Administration takes tough line with GOP on 'fiscal cliff'
WASHINGTON — The administration is taking a tough line on the "fiscal cliff" at the same time President Barack Obama resumes contact with House Speaker John Boehner over ways to avert across-the-board spending cuts and tax increases at the turn of the year.
The administration will "absolutely" let the double whammy take effect as scheduled unless Republicans give in to Obama's demand to raise tax rates at upper income levels, Treasury Secretary Tim Geithner said Wednesday. "The size of the problem is so large it can't be solved without rates going up," he told CNBC.
Geithner drew a fierce response from Republicans. Sen. Orrin Hatch of Utah called his statement "stunning and irresponsible." He added, "Going over the fiscal cliff will put our economy, jobs, people's paychecks and retirement at risk, but that is what the White House wants, according to Secretary Geithner, if they don't get their way."
Economists inside and outside the government warn that failing to reach agreement on taxes and spending could land the economy back in recession.
Obama will visit a northern Virginia family on Thursday to highlight his call for extending current tax rates to all but the top 2 percent of earners. The White House said a member of the family wanted to "share her story about how paying $2,200 more in taxes next year would impact them if Congress doesn't act."
Obama's call to Boehner Wednesday marked the first known discussion of the fiscal cliff between the two in nearly a week. Neither side provided details of the call, but the White House said the lines of communication with Capitol Hill Republicans were open and there had been multiple conversations between staff.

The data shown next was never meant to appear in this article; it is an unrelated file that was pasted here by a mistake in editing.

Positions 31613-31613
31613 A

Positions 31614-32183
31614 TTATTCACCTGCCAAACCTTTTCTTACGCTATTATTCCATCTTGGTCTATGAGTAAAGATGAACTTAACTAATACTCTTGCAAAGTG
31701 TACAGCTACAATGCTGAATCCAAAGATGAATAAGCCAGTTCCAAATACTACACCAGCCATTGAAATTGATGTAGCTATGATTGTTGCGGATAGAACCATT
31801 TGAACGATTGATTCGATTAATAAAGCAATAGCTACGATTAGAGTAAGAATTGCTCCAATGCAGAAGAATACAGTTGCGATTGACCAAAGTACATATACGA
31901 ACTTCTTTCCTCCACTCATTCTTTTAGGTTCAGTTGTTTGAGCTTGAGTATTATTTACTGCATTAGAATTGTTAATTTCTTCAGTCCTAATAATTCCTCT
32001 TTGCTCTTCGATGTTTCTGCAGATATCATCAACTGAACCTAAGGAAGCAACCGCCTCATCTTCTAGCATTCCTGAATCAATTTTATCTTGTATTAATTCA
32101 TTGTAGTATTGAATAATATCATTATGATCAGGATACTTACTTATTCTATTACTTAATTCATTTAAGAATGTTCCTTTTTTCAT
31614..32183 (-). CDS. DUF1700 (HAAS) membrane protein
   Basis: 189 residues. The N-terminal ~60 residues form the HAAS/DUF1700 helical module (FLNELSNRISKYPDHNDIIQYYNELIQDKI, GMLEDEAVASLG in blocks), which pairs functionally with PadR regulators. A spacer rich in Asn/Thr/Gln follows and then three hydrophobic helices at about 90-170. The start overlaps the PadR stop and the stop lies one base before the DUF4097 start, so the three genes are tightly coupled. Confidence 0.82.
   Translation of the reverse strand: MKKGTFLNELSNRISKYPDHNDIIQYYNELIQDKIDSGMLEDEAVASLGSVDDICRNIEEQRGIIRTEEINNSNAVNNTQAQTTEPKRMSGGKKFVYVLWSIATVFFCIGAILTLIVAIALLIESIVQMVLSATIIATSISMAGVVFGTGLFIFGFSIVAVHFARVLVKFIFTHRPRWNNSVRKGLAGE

Beyond his insistence that taxes increase on the wealthy, Obama has also warned Republicans not to inject the threat of a government default into negotiations over the fiscal cliff as a way of extracting concessions on spending cuts.
"It's not a game I will play," he said Wednesday, recalling the brinkmanship of last year in which a budget standoff pushed the Treasury to the edge of a first-ever default.
The White House reaffirmed Thursday that it did not believe the president had the authority through the 14th Amendment to raise the debt ceiling by executive order. Democrats have previously suggested Obama could take that step.
Both sides say they want a compromise, although the administration's hand in bargaining is strengthened by polls showing public support for Obama's position on taxes, as well as by his re-election last month. The president is also working to rally the public to his side and has a trip scheduled to Detroit next week.
In a concession, Republican leaders have agreed to back increased tax revenue. Yet despite defections from within the rank and file, they have so far balked at Obama's demand that rates go up on income over $200,000 for individuals and $250,000 for couples. They have also called for spending cuts and measures to slow the growth of government benefit programs. Earlier this week, they called for curbing the growth in Social Security cost-of-living increases, as well as delaying Medicare eligibility from 65 to 67, beginning in a decade.
Obama has said he will back spending cuts, including savings in Medicare, as part of a deal that includes the tax proposal that was a key part of re-election bid.
Once Republicans yield on taxes, he told the Business Roundtable, "We can probably solve this in about a week; it's not that tough."
Republicans argue that they can raise about $800 billion in additional government revenue over a decade by closing loopholes and narrowing tax deductions on the wealthy, rather than raising income tax rates. They argue the rate increase would impose a particularly harmful impact on the economy and job creation at a time when the country is still struggling to recover fully from the deepest recession in decades.
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